Racial and ethnic minorities are increasing in the United States, and in under 25 years, it is projected that the majority of the population will be of a racial or ethnic minority. As the population evolves and business increase in diversity, the need to have racial and ethnic minorities in leadership grows in importance. Barriers including misperceptions of qualification, racism, and lack of mentors can no longer hinder minority professionals from pursuing and obtaining leadership roles. Mentoring, sponsorship, and other strategies must be used to help develop and sustain diverse business leaders who will influence the U.S. economy and our communities.
Envision yourself as a Senior Director in a Fortune 500 company.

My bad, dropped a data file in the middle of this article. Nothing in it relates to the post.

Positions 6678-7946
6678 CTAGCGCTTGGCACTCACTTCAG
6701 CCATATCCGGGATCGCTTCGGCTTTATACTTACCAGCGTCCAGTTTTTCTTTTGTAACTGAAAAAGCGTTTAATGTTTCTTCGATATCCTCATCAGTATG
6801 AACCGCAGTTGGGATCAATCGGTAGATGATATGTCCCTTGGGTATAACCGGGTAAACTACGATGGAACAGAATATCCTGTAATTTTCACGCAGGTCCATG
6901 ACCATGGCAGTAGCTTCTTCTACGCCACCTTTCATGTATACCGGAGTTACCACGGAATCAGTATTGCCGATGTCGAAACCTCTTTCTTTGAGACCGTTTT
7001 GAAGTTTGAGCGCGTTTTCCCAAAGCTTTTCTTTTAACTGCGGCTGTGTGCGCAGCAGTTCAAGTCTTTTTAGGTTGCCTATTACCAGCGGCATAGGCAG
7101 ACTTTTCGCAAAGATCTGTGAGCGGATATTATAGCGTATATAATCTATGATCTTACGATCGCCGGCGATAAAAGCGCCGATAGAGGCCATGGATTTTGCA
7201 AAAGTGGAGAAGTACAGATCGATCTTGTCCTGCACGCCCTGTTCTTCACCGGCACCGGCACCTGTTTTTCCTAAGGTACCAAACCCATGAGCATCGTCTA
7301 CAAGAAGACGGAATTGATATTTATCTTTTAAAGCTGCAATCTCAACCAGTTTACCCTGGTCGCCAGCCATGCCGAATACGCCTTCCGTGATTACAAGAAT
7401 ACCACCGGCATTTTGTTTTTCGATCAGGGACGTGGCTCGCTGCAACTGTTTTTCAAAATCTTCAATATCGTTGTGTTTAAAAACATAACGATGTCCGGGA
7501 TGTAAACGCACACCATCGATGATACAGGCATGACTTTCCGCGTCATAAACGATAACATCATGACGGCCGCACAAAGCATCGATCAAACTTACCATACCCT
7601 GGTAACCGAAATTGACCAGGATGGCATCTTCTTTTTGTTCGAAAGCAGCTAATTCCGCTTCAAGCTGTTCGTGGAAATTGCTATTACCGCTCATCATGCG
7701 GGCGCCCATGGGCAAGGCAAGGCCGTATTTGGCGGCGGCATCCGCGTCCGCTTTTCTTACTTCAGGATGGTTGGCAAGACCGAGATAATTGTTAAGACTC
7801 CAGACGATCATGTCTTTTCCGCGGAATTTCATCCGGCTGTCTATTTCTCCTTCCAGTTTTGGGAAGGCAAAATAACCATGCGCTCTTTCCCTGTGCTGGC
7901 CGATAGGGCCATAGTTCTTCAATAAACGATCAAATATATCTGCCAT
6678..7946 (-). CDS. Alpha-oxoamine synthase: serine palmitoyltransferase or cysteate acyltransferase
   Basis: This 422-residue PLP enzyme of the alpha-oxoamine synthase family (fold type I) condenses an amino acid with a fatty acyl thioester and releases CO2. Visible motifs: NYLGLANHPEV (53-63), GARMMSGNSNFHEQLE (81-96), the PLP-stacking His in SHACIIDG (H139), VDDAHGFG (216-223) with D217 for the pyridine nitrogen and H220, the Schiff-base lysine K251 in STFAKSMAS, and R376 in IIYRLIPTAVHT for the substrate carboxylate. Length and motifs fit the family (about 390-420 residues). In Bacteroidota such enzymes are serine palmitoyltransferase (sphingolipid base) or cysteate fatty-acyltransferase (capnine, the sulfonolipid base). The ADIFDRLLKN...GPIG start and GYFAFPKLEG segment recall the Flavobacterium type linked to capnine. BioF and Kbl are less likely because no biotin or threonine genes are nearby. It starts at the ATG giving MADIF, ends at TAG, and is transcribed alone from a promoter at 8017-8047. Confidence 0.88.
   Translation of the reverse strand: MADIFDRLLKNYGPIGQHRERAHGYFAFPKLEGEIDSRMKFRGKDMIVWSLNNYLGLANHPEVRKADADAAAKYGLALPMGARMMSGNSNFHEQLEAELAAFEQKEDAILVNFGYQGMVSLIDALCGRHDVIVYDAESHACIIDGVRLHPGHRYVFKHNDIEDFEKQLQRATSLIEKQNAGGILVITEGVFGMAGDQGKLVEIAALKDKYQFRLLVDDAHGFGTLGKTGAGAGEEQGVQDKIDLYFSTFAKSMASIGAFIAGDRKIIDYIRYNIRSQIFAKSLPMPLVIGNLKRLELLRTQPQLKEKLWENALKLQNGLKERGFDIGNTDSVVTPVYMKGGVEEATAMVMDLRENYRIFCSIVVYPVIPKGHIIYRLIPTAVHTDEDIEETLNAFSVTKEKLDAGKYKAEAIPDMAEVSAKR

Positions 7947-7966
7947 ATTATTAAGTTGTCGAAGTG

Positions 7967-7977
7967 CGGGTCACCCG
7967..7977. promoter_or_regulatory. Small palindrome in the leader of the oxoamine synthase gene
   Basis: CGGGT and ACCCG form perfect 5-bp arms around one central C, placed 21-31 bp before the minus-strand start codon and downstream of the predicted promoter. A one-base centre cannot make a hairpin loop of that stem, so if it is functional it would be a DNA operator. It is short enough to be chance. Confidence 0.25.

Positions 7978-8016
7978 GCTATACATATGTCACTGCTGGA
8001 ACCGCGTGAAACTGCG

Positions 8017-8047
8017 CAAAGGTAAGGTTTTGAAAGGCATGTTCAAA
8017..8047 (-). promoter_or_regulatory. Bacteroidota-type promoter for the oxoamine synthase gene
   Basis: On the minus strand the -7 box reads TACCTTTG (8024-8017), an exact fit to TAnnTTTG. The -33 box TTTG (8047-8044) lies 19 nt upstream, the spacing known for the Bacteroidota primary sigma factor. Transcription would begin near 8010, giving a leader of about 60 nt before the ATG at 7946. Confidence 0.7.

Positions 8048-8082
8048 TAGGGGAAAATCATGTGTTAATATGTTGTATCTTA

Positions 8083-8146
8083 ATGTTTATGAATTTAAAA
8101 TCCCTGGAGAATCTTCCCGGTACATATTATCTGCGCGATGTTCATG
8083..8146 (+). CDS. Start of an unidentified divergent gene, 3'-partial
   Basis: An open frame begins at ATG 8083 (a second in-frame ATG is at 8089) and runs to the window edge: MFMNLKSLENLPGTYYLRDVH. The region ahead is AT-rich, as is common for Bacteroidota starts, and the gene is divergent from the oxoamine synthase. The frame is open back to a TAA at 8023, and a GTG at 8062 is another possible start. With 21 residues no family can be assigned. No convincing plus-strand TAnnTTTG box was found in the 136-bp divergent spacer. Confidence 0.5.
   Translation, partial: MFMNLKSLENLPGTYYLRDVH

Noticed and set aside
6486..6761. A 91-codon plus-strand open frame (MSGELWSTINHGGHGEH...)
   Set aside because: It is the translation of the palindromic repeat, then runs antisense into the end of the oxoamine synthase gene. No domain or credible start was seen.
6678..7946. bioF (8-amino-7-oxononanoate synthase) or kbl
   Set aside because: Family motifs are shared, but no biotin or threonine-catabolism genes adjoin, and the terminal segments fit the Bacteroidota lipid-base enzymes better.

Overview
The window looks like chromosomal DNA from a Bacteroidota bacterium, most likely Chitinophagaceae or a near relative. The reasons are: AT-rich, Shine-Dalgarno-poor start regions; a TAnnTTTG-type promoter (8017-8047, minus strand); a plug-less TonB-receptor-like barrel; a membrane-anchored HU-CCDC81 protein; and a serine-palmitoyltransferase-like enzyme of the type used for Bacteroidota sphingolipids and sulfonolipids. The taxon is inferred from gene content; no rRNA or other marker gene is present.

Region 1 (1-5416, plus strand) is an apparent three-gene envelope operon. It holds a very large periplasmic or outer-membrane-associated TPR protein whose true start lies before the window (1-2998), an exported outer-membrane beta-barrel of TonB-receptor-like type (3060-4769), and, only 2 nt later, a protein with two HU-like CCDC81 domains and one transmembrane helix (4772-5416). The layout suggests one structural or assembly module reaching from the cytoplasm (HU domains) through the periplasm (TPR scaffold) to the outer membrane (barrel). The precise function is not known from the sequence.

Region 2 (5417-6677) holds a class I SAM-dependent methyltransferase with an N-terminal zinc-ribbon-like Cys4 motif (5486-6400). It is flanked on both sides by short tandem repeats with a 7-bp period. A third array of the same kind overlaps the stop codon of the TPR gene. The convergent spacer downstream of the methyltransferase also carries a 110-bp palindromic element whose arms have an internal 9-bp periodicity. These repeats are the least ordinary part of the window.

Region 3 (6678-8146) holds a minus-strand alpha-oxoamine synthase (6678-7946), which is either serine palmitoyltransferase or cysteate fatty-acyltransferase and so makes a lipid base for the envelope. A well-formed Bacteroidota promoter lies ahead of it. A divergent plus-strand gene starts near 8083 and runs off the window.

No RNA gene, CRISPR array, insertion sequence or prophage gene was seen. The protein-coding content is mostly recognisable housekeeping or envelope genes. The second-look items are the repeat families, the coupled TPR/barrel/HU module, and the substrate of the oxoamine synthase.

Obtaining an internship or employment (part-time, as needed, seasonal, or full-time) is important for students in business and other professions. Internships provide an opportunity to develop valuable skills within an organization while earning income and increasing your exposure to leaders that may make the hiring and promotion decisions. Some internship programs focus specifically on racial and ethnic minorities. Take, for example, Marvin Ellison. He is one of only three African American CEOs of a Fortune 500 company. He started his career as a part-time security guard at Target.
Authored by Khaliah Fisher-Grace, PhD(c), MSN, RN, CPHQ, PCCN-K